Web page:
Often times it’s easy to forget that oral care is as important for your pet as it is for you. Without proper dental care, nearly 80% of dogs and 70% of cats show signs of oral disease by the age of 3. What’s more, nearly 85% of all adult pets currently suffer from periodontal disease, a condition which leads to bad breath, pain, infection, tooth decay, eventual loss of teeth, kidney and liver disease, and, as a result, ultimately decreases your pet’s overall life expectancy.

Some warning signs of periodontal disease may include but are not limited to:

  • Bad breath
  • Red or swollen gums
  • A yellow or brown crust around the gum-line
  • Pain or bleeding when the gums are touched
  • Difficulty chewing
  • Changes in eating habits
  • Possibly even depression.

It is incredibly important to remember that periodontal disease is the most common disease in both dogs and cats, and is even more prevalent in small breed dogs and pure breed cats.

Fortunately, periodontal disease is completely preventable! Oral exams should be performed by your veterinarian at the time of your pet’s annual wellness exam. These oral exams enable our veterinarians to monitor the overall health of your pet’s teeth and gums, and to determine whether a dental cleaning is recommended or required for your pet.

All of our professional dental cleanings are performed while the patient is safely under anesthesia. The dental cleanings are scheduled Monday through Friday and are performed by our extremely caring and experienced Licensed Veterinary Technicians, together with our veterinarians. Dental cleanings for animals are similar to those for humans including polishing, probing, charting, scaling, dental radiographs, and fluoride treatments.

Please feel free to call us with any questions or concerns you may have regarding your pet’s oral health. Together we can help your pet live a longer, happier, and healthier life!

Remember: Schedule your pet’s professional dental cleaning during the month of January or February and you’ll receive a 15% discount (discount only applied to the professional dental cleaning and the dental anesthesia).

Veterinary Dental Care FAQ’s

When should my pet have a dental cleaning?

When visible tartar is present on the teeth, or your pet’s gums are red or bleeding during chewing, a dental appointment should be scheduled. Brushing the teeth when tartar and dental disease is already present will not help and, in fact, is often painful. Studies now show that dental cleanings should be performed starting at 1-2 years of age – before tartar is present! With routine oral assessments and cleanings, the life expectancy of your pet can be increased by about 2 years!

My pet still eats well even though the teeth look bad – is he/she in pain?

Animals have a very strong natural instinct to hide pain. By the time they stop eating, the pain is more severe than the will to survive and eat. Normal eating is not a reliable indicator of pain.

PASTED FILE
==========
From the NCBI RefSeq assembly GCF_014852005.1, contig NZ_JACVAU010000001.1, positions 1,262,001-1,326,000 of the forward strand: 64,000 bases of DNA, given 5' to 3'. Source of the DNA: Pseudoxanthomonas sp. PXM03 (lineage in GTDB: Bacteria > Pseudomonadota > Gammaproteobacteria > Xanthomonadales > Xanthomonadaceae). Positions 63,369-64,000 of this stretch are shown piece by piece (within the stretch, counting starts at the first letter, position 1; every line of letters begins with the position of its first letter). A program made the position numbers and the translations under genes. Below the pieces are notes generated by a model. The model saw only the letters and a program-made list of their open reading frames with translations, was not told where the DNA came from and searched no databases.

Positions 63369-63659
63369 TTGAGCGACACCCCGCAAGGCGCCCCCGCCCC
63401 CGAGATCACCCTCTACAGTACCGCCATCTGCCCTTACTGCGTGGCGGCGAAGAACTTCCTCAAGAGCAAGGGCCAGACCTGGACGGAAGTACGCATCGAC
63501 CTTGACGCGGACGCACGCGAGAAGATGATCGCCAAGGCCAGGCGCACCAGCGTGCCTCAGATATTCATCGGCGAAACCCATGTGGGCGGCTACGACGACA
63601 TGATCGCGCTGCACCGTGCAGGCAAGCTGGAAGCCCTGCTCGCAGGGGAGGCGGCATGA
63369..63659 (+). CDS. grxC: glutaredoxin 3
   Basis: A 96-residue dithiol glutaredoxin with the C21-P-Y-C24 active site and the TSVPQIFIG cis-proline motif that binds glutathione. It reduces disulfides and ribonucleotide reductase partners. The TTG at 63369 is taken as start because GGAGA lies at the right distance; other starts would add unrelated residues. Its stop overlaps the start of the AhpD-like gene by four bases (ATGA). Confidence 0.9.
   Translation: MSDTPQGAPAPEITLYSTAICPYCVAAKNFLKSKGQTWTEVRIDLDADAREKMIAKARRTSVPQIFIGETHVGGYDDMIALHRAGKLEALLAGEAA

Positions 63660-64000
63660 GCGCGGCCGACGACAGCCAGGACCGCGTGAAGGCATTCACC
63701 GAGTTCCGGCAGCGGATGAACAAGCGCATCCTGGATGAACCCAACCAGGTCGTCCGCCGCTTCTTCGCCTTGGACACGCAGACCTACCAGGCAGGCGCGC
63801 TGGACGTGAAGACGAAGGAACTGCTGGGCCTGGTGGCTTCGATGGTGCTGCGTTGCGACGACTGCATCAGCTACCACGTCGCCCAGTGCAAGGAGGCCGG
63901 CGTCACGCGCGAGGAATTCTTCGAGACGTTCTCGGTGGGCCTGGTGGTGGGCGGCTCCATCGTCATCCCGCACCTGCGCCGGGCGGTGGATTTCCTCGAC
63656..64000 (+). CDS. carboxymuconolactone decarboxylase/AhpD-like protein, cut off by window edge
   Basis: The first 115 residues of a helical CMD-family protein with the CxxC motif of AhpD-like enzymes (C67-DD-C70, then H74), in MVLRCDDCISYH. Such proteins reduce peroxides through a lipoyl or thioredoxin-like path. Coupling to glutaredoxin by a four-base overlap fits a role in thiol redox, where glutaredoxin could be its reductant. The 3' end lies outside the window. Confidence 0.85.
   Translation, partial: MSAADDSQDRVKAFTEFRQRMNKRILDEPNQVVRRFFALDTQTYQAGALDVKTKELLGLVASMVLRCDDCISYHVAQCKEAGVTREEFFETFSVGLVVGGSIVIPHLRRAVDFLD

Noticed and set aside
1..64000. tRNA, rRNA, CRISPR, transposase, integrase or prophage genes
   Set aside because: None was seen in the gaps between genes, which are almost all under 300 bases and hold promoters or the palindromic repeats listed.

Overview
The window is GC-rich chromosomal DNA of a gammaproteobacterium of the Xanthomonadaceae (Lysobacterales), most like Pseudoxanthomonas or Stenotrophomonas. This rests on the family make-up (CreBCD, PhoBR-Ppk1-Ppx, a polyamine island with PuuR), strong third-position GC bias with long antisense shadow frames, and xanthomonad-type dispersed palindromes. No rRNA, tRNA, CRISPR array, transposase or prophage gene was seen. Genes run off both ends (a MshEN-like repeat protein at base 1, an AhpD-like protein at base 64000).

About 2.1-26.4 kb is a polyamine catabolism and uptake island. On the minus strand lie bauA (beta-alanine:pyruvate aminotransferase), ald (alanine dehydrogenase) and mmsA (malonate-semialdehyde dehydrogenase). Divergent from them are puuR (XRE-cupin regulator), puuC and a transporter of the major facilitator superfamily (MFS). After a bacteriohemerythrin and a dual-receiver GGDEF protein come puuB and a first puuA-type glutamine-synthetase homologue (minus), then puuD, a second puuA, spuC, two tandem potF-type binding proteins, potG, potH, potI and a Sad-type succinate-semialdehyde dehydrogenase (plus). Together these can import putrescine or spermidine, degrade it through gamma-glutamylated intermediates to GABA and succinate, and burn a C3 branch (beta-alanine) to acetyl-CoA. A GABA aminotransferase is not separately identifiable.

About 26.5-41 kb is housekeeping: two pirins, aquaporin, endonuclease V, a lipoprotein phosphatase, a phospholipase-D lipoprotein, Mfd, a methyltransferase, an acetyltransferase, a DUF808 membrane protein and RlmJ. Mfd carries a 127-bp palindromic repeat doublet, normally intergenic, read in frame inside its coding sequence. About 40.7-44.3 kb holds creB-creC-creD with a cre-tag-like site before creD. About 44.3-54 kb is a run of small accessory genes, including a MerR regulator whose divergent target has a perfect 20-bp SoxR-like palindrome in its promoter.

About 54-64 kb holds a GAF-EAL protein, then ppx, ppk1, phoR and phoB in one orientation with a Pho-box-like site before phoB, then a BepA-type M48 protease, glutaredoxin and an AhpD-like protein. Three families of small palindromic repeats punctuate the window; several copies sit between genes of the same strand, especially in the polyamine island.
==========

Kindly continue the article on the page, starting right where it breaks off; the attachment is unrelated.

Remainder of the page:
Why does my pet have dental disease?

We brush our teeth at least twice daily and we still have to see our dentist regularly to have our teeth professionally cleaned. Pets acquire dental disease over time the same as we do, particularly if their teeth are not regularly brushed. In addition, some breeds of dogs are particularly prone to developing dental disease.

Is my pet “too old” for a dental procedure?

Age is not a disease, and pets are never too old to have their pain and infection treated. Our anesthetic protocol is designed to be as safe as possible for our geriatric patients. Many clients state a major change in their pet’s behavior after their dental disease is treated and they are no longer in discomfort.

What does a dental procedure involve?

When your pet arrives at the clinic in the morning, he or she will first have a physical exam and blood work if the veterinarian has indicated that this is necessary. Some sedation will be given, an intravenous catheter will be placed, and your pet will be placed under anesthesia. Your pet’s heart rate, respiratory rate, temperature, and blood pressure will all be monitored closely by an experienced veterinary technician throughout the procedure. Your pet will be on IV fluids throughout the procedure in order to help maintain his or her blood pressure.

The first step in a dental procedure is examining all of the teeth thoroughly and evaluating each tooth for health. All of the teeth will be cleaned and polished. Dental x-rays may also be taken. These are often necessary to evaluate the tooth below the gum line as well as the enamel of the teeth. Every effort is made to save your pet’s teeth, however if a tooth is unhealthy and cannot be saved, it will be surgically extracted.

Our practice has invested in dental x-ray equipment, high speed dental equipment, and anesthetic monitoring equipment to ensure that your pet gets the best possible dental care.

How will my pet eat if several teeth are extracted?

Trust us when we say – having no teeth is better than having bad teeth! In many cases, once the diseased teeth are removed the pet actually eats better because the pain and infection are gone.

How do I prevent dental disease in my pet?

Brushing the teeth EVERY DAY and having dental cleanings done by your veterinarian when minimal tartar is present will prevent major oral surgery. Using dental diets, chews, sprays, etc. are better than nothing, but they do not help as much as brushing. Feeding hard food or treats does not prevent dental disease.